Advertisement

Should you be charged for going to a wedding?

A bride has sparked a debate after charging her guests $65 to attend her wedding.

In a wedding shaming Reddit forum, a user who goes by u/theluckyone95, wrote about how their close friend of 12 years - who has over the years garnered a reputation for being “cheap” - is charging her 50 guests to attend her wedding. The original poster explained that in the invite they received, guests who wanted to attend the festivities after the ceremony would have to pay a $65 fee that would cover food, decoration, music, and venue costs. They wrote: “If I’m INVITED to a wedding I shouldn’t have to pay to attend the actual wedding?!”

The couple also has a wedding website page, where they encourage guests to contribute money to various gifts, including cooking class, dance class, and a trip among other options. They wrote on the page “gifts are not needed but welcome”.

“WHO would pay for a gift after they have to pay to attend the wedding?” the original poster wondered. “Since it’s a norm to give a gift I think many people are gonna feel forced to give one anyway.”

With added costs for rehearsal dinners, staying at the venue and gifts, the poster said that their friend wasn’t being mindful of their guests, and the total amount guests would have to spend could amount to an estimated $300 to $400.

“The thing is, I KNOW they have money,” the original poster explained. “My friend inherited a lot of money from her grandma in advance, they have a house, her fiancé is an engineer, they have a boat, and they are currently renovating their house. I also suspect that they actually can afford both the renovation and the wedding, but they are probably just trying to play it smart and make the guests contribute.”

They added: “I’m also questioning if their gift solution will actually go to said gift, or if it’s just another contribution to more renovations of their house.”

Knowing the couple and their history with being cheap, the original poster wrote that they will “absolutely” refuse to pay, even if it means that they’ll only be able to attend the ceremony.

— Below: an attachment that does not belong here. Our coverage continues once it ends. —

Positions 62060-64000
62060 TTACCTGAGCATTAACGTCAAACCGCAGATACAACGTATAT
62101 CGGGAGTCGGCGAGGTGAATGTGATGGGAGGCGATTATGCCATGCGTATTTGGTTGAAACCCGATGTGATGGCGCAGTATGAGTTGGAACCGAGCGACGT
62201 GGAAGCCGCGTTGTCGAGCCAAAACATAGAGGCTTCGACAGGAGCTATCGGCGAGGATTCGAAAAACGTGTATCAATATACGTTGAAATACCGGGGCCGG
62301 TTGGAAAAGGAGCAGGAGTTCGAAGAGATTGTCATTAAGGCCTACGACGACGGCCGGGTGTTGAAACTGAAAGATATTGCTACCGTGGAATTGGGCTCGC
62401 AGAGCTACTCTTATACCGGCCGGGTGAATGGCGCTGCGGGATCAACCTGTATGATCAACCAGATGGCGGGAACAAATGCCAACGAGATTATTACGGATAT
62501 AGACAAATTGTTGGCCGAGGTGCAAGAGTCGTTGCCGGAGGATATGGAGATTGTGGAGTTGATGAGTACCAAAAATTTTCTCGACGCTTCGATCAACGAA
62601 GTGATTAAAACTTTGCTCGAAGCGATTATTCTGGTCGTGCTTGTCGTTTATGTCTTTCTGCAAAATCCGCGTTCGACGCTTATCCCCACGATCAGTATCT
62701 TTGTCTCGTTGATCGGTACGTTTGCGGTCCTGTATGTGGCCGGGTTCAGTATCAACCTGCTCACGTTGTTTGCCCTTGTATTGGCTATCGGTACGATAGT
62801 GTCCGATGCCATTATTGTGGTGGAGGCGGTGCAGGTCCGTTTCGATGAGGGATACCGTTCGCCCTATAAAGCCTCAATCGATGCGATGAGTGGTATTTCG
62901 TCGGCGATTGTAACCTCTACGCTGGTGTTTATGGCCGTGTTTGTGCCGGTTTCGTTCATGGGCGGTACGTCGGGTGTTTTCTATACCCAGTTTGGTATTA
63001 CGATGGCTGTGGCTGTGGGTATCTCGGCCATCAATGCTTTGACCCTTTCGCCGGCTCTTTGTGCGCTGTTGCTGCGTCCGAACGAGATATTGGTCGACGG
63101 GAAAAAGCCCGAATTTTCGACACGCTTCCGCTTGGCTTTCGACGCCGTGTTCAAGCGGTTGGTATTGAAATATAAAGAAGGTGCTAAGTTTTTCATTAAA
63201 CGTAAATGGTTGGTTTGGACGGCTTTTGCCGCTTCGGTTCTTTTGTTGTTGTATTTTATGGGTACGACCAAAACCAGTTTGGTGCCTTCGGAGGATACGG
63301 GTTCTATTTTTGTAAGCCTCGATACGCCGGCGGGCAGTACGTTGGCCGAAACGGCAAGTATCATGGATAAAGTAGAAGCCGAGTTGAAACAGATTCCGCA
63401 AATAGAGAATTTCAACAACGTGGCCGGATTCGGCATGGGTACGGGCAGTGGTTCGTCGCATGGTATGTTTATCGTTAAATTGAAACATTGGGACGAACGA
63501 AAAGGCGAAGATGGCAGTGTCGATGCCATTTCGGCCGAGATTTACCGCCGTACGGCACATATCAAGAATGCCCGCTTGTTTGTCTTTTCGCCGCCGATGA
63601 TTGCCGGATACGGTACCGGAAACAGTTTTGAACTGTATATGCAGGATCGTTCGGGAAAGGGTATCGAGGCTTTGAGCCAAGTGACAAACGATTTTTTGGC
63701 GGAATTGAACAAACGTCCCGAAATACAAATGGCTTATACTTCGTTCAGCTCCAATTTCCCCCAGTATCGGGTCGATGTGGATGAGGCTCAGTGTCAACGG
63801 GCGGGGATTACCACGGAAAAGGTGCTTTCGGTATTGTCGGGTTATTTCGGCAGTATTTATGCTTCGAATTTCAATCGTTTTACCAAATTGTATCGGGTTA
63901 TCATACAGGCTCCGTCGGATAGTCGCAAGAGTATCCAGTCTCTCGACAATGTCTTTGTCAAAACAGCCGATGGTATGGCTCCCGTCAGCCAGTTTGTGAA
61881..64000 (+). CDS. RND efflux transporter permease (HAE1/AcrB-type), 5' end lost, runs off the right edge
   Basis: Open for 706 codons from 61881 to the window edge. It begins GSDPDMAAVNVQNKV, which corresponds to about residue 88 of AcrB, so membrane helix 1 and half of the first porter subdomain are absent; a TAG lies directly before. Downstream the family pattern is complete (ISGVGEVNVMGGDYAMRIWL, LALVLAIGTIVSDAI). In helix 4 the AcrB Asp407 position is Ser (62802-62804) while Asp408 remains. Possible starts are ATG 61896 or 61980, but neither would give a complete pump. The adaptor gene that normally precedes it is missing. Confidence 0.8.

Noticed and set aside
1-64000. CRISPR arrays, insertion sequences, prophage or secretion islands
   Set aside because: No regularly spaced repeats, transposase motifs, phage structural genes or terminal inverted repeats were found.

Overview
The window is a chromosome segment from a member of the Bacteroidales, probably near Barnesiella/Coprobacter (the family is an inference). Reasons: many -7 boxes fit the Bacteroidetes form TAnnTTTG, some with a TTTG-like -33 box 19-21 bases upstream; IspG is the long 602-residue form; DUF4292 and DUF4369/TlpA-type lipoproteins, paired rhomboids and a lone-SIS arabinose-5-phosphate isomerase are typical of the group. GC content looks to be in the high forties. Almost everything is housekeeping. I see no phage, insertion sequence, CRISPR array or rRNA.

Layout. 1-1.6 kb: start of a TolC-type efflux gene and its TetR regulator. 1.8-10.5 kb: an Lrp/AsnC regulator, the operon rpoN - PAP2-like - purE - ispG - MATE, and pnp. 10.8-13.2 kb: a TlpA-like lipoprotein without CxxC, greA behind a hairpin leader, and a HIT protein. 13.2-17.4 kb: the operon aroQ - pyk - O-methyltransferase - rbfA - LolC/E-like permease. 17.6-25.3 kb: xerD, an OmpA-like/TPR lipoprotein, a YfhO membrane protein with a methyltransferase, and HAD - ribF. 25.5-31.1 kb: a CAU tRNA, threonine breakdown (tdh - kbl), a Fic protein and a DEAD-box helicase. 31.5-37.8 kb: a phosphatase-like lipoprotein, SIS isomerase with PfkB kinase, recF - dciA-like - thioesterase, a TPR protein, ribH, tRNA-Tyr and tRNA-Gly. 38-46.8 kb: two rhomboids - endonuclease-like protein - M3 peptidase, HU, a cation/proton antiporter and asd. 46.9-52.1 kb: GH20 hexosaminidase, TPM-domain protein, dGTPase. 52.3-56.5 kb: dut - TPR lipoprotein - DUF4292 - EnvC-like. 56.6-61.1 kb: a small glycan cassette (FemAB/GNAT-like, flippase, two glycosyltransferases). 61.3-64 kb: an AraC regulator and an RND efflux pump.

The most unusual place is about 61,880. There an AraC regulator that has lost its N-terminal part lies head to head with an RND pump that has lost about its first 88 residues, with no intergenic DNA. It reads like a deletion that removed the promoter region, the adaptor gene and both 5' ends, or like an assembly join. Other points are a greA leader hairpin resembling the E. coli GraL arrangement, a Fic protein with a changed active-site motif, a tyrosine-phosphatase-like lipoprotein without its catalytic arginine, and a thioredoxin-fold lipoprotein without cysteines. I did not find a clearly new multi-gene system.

In the replies to the post, Reddit users supported the poster, with many commenting that charging your guests when you have the money to pay for your own wedding is “tacky and tasteless”.

“Ask her if you can not pay, but still come to the reception if you bring your own dinner and promise not to look at any of the decorations. That should be fair, right?” one person wrote. “This is so beyond tacky and tasteless. I hope she gets roasted for it.”

“Simply decline the invite,” another person said. “It’s beyond tacky to charge people to come to your wedding. Inviting guests is supposed to be about sharing your most special day with loved ones. I wouldn’t go, no matter who, what, where or when.”

However, some users noted that people charging their guests for weddings have become more and more common.

“I’ve seen it happen a few times myself (with one bride offering to split the amount into a few eTransfer payments!)” someone wrote. “Gifts are also usually expected. Always found it super tacky - if you can’t afford a lavish wedding, then don’t have one.”

The average wedding costs $30,000, according to the Knot, and even for smaller, lower-cost wedding parties, the bill at the end of the festivities is no laughing matter. For example, decorations on average will amount to anything between $2,000 to $10,000 - a number that isn’t reasonable for everybody. As a result, more couples have been either planning within their means or opting for low-fuss courthouse ceremonies - which cost $120 on average - allowing all that money that might have been spent on the wedding to go into travelling or buying property together.